I like using it on all digital content such as the Discovery HD channel. I might use it for the Bourne movies, but wouldn’t for many others. All good things in moderation, though, because there are always tradeoffs! That’s the great thing, we can all be enthusiasts, and want the best most natural image in theory, but in practice, it comes down to why not watch it the way you like it best. -art
In response to the above regarding sharpness I have a couple of questions. I received my 55 es recently and with RC turned on in a low setting the image is very very sharp with wonderful detail. However with RC turned off the image is rather soft when compared to my older epson 5010. It is soft enough to the point that is almost seems slightly out of focus and i would use it with RC off. That seems to be a bit of an issue for older film movies that have grain, even with RC at the minimum setting it seems to create alot of noise by sharpening the grain, especially in scenes with matte white skies.
In your review when you praise the sharpness of the projector, I’m assuming that is with RC turned on? With it turned off I find the image to be softer than any other 1080P projector I’ve had, can you please clarify about your experience in this regard? I’m worried i might have a bad unit, but if it looks super sharp with RC turned on then it doesn’t seem possible that anything is wrong with the lens as it is projecting a super sharp image. Any guidance would be really appreciated!
Hi, have you aligned the panels? That made a significant difference on the unit I worked with. On any 3 chip (panel) projector, there’s variation from unit to unit, as to how well they are aligned. While panel alignment like Sony’s and Epson’s is a digital thing, it can really make a significant difference. The Sony I received was pretty good without the alignment, whereas the first 5030ub I had received was off more and looked softer (comparing with super-res and reality creation turned off.
Sony’s been using these optics for years now (or these newer ones are slightly improved), so see how that affects things. with RC on (or Super-Res on the Epson) you get “additional” perceived detail/sharpness. In theory, though, a single chip design with good optics is still the sharpest natural image. But, there are few projectors left for purists. JVC’s for example have the best non-enhanced black levels on their higher end models, but they still use panel alignment (and if last year’s were typical a touch softer (X35) compared with the older HW50 when I reviewed them… -art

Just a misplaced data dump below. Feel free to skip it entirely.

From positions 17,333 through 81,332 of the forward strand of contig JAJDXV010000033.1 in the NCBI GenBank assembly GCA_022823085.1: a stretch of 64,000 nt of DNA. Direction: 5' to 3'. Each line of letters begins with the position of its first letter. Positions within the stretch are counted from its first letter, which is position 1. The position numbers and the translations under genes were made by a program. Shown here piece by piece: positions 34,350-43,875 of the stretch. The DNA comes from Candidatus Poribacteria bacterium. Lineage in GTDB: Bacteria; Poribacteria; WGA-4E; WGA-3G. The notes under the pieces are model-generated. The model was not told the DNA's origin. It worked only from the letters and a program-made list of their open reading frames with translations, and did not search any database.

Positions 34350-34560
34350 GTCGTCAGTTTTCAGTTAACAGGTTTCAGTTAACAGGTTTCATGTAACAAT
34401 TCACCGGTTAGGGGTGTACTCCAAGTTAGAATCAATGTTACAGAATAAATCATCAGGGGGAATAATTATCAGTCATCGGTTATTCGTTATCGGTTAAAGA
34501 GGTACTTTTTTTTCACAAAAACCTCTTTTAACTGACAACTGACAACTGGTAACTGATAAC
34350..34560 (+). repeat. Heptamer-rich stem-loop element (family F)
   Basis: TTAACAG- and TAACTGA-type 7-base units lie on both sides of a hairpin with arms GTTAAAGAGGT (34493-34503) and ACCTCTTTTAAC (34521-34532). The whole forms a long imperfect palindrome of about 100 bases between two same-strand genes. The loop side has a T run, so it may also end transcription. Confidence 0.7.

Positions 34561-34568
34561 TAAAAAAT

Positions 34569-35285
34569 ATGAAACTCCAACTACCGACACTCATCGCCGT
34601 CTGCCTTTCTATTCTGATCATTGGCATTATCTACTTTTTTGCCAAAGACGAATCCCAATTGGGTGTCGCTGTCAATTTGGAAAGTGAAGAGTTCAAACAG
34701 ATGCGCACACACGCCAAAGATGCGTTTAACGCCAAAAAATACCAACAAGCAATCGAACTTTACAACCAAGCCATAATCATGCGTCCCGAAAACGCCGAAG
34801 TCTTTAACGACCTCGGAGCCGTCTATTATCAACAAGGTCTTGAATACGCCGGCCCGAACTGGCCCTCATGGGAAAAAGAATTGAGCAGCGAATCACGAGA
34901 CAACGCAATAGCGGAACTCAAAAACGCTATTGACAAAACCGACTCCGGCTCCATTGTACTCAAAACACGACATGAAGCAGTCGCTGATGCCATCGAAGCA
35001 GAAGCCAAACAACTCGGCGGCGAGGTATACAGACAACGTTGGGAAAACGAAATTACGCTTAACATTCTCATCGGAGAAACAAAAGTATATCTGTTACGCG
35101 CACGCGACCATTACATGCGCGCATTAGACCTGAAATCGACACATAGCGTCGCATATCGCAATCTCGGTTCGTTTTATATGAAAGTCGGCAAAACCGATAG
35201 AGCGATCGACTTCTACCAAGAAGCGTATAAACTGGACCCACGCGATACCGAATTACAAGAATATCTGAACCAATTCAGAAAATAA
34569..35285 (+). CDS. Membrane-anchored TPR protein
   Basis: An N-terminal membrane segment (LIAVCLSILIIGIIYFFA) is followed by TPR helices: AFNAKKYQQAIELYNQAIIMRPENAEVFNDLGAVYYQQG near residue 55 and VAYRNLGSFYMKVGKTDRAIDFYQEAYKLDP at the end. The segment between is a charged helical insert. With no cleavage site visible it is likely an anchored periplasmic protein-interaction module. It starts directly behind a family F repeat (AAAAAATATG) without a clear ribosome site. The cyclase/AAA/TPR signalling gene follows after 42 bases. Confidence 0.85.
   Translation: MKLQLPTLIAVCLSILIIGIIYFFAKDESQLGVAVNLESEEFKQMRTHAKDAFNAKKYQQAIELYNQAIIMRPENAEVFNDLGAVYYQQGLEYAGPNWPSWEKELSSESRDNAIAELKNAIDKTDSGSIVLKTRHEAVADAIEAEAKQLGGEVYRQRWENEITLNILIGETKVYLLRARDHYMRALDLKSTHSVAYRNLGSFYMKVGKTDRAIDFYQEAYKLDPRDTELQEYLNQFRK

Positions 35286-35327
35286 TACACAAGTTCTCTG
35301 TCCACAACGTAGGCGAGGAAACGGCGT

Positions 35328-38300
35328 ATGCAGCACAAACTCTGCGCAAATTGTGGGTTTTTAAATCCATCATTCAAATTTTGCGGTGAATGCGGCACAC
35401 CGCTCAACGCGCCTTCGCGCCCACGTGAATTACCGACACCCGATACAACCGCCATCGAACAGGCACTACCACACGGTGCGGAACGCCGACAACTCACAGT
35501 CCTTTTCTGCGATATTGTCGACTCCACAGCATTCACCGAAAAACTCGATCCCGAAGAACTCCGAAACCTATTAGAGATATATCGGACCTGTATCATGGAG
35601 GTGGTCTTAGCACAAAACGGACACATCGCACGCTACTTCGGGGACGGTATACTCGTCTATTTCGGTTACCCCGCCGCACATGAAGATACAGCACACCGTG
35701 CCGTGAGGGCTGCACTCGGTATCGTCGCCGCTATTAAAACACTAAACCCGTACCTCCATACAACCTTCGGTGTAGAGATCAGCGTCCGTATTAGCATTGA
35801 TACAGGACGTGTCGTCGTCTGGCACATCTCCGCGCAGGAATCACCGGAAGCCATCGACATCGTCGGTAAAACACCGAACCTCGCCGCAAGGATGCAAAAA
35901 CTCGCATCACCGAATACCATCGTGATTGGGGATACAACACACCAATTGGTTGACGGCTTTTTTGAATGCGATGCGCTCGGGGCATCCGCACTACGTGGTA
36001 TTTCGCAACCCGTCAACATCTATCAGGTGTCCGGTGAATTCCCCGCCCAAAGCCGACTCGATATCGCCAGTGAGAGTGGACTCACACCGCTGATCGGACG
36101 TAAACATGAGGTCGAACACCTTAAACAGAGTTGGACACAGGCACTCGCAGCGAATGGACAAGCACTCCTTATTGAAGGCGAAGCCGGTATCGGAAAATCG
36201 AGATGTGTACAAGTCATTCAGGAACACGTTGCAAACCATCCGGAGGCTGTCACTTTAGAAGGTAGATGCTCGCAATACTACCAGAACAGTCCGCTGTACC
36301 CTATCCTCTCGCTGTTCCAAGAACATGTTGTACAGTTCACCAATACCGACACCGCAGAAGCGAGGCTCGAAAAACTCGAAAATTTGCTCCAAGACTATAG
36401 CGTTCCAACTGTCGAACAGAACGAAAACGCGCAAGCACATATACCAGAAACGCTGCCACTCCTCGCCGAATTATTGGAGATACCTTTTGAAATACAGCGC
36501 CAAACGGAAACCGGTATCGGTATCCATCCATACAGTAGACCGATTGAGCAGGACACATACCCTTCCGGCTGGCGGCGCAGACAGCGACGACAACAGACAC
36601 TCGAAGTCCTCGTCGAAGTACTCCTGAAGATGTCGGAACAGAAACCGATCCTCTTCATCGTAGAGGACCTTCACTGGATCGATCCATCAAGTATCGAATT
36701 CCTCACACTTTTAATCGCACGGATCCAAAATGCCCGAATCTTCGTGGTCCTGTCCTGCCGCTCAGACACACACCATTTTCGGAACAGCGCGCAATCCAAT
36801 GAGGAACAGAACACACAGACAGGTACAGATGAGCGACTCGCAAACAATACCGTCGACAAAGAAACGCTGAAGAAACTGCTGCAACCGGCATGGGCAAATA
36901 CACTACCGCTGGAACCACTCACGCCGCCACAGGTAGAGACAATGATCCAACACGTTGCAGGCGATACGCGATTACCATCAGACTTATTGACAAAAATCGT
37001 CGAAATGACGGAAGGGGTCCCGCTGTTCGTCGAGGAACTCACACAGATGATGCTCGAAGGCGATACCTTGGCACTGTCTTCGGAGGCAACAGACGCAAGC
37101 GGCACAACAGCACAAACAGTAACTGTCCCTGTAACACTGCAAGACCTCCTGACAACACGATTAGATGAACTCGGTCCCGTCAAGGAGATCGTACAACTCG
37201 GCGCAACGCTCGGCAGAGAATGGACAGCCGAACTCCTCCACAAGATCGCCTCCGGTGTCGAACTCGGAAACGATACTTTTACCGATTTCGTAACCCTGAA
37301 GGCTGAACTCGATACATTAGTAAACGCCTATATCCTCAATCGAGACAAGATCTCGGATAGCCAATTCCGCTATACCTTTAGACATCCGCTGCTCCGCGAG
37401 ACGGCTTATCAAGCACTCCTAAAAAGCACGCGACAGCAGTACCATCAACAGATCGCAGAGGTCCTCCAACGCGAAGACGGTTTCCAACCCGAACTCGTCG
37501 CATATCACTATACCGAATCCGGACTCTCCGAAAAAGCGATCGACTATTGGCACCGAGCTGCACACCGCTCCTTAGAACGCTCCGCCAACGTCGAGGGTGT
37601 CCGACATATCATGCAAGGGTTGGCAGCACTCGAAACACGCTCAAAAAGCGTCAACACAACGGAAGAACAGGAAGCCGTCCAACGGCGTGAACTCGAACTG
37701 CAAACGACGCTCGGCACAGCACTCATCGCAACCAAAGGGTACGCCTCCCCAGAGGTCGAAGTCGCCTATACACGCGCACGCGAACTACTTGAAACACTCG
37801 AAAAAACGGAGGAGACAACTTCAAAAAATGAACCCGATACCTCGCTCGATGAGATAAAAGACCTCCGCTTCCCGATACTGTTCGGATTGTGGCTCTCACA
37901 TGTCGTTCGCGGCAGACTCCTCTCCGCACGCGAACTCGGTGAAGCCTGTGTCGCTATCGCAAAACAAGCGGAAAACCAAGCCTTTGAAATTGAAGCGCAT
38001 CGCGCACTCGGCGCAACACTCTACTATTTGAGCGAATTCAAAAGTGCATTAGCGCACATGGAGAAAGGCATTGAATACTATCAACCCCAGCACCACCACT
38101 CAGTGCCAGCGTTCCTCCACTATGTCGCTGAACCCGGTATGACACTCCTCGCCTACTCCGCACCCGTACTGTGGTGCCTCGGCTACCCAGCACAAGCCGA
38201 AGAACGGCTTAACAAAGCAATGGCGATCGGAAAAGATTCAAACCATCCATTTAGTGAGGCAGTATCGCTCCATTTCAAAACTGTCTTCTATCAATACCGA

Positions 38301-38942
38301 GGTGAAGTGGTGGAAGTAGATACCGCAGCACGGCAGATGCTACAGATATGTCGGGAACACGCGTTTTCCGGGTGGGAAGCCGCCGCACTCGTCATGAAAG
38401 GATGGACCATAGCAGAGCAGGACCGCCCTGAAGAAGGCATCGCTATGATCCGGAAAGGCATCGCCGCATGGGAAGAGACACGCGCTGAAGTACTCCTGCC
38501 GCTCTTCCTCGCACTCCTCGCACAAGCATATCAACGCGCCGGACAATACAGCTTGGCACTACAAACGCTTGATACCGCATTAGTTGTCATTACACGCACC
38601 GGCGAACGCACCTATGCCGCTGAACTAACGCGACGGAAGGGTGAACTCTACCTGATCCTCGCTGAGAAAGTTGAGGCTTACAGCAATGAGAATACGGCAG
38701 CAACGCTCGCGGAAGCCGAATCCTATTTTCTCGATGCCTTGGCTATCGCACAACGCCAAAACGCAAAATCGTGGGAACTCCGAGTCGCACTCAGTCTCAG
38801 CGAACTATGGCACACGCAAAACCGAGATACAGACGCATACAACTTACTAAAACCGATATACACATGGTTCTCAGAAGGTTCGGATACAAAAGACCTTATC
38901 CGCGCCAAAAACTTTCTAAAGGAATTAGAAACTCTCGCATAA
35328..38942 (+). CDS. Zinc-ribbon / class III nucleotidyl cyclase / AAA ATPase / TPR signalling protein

thanks so much for the quick reply. No, haven’t aligned the panels yet. I’m having Kevin Miller come to calibrate and I will get his opinion when he is there re issue. When RC is on, the sharpness looks perfect, would that be the case if the panels were misaligned? In your review when you were saying how sharp it is was that with RC turned off? When i turn RC off there is a signifigant and immediately apparent difference to the point that i don’t want to watch anything with it turned off. With my 5020 i didn’t really notice any difference in sharpness with super res turned on/off and it seems super sharp in native (super res off mode).
For older movies with grain having a sharp image with RC off is important, so definitely want to get this figured out. Based on the above you think this sounds like a panel alignment issue?
Art, What is the largest screen that you would recommend for this projector?
Hi, Tricky question. I’ll assume you have a theater like environment – full lighting control, darker surfaces.
After that it comes down to the gain of the screen, and whether 3D is important to you. Also whether you like things like sports with more than a little light on, so that the room is fit for a social gathering. Figure that if 3D is big on your list, that reduces your screen size by a good 30%.
Now I like screens that are typically in the 1.1 to 1.4 gain range. With a projector that calibrated puts out close to 1000 lumens, for movie viewing, no sports with lights on, or 3D, in theory you have enough brightness for at least a 130″ diagonals screen, and with a 1.3 to 1.4 gain screen, you should be able to push out to about 150″ diagonal.